CloudBees Build Acceleration normally executes all build commands on the cluster hosts. Any file access by commands is served by the in-memory EFS cache or fetched from eMake and monitored to ensure that dependency information is captured to guarantee correct results.
Normally, CloudBees Build Acceleration executes all build commands on the Agents. Any file access by commands is served by in-memory EFS cache or fetched from eMake and monitored to ensure dependency information is captured, thus ensuring correct results. Sometimes running a command on an Agent (which could be in the cluster or local) is not preferred. For example, a command could exercise heavy file I/O, which would create overhead that degrades performance significantly. In these instances, you can use the
#pragma runlocal directive in a makefile to run it locally on the host build machine (where no EFS exists to virtualize and monitor file access) instead of remotely. Sometimes it is not desirable to run a command on an Agent. In these instances, you can use the
#pragma runlocal directive. In a makefile, the
#pragma runlocal directive lets you specify a job to run locally on the host build machine.
|After a “run-local” job, eMake reloads the file system state for the current working directory of the Make, not the job.|
Local jobs use “forced-serial” mode. This means that eMake executes a run-local job when all previous commands are complete. Then it does not let other commands run until the run-local job is complete. In other words, while the run-local job is running, no other build steps are executed.
Running locally is intended only for jobs that:
Perform heavy I/O (these jobs are inefficient to run remotely)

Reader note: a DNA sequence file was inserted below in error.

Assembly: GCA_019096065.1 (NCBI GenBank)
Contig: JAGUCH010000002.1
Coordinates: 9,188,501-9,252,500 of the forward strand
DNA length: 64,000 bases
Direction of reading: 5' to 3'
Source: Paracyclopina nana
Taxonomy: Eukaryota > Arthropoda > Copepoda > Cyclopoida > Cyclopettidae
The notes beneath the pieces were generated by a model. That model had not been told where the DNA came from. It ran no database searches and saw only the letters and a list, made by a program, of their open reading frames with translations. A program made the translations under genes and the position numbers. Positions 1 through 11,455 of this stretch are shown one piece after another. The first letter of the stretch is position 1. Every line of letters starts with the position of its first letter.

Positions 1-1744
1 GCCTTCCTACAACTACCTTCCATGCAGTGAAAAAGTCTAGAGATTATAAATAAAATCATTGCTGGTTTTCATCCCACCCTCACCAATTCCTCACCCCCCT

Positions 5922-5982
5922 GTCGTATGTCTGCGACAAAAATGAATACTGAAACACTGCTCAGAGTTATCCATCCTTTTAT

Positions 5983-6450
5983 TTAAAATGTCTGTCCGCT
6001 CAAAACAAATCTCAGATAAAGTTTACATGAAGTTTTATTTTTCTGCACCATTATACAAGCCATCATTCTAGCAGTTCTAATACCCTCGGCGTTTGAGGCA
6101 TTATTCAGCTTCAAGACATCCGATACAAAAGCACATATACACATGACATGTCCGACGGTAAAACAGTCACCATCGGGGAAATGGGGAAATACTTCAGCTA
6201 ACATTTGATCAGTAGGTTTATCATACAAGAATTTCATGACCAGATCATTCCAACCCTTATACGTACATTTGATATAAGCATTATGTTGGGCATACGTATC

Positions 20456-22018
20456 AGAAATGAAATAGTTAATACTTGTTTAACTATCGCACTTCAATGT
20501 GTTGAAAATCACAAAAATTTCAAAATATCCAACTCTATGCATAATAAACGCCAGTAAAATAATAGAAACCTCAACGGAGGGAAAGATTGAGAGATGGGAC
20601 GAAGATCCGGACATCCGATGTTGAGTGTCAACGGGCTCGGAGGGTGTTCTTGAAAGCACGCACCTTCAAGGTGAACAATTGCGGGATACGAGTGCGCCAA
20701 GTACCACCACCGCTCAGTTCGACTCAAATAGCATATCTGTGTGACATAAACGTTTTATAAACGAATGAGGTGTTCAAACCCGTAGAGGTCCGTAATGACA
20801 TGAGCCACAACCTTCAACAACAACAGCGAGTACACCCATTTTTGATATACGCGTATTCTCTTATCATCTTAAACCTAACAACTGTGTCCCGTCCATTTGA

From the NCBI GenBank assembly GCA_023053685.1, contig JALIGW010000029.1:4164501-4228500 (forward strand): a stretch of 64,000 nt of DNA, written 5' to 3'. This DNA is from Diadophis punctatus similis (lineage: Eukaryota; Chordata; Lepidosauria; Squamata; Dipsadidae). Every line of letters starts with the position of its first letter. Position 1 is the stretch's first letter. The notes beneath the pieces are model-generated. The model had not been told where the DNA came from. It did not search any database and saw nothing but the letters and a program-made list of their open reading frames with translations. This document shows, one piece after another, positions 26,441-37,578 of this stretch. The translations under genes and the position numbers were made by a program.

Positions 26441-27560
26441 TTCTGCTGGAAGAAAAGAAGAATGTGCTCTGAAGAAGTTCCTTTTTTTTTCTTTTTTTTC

Execute near the end of the build (for example, forcing the build into serial mode would have minimal performance impact)
Logically produce a final output not used by steps later in the build
Therefore, final linking or packaging steps are typically the only commands that you should run locally.
Running locally is not intended for jobs that change the registry in a way that later parts of the build depend on. This is because these changes would not be visible to later jobs in the build.
To mark a job run locally, precede its rule in the makefile with
#pragma runlocal. For example:
#pragma runlocalmyexecutable: $(CC) -o $@ $(OBJS) ...
You can specify
#pragma runlocal for a pattern rule. In this case, all jobs instantiated from that rule are marked as run-local:
#pragma runlocal%.exe: %.obj $(CC) -o $@ $*
You can run jobs locally after a certain point in the build by using
#pragma runlocal sticky. This variant specifies that all jobs later in the serial order than the job specifically marked with
#pragma runlocal sticky should be run locally as if
#pragma runlocal applied to all of them. This is not the same as “all jobs declared after this job in the makefile.” The order of job declaration in a makefile is not related to the serial order of those jobs.
By default, eMake cannot detect files that were created by a run-local job. Instead, it attempts to find any new files in the current working directory after the job has run. This means that by default, the run-local job must not make changes outside of its current working directory. This is because if changes occur, subsequent jobs will not see the output outside of the current working directory and could fail because precise interaction depends on the file system state when the job begins.
Sometimes, however, jobs create files outside of the current working directory. If this is the case, you must use the
-repopulate option to
#runlocal to tell eMake where to find them instead. This is critical if later jobs that run on agents must access the output of the run-local job. You can use the
-repopulate option to tell eMake to look in one or more directories.
-repopulate option works only when
#runlocal is specified inside an eMake pragma addendum file. For details about pragma addendum files, see the “ Specifying Pragmas in an Addendum File ” section in the “Additional eMake Settings and Features” chapter.
The syntax for using the
-repopulate option is:
#pragma runlocal -repopulate <dir1> [... -repopulate <dirN> ]
#pragma runlocal -repopulate ./out -repopulate ./abc/def sticky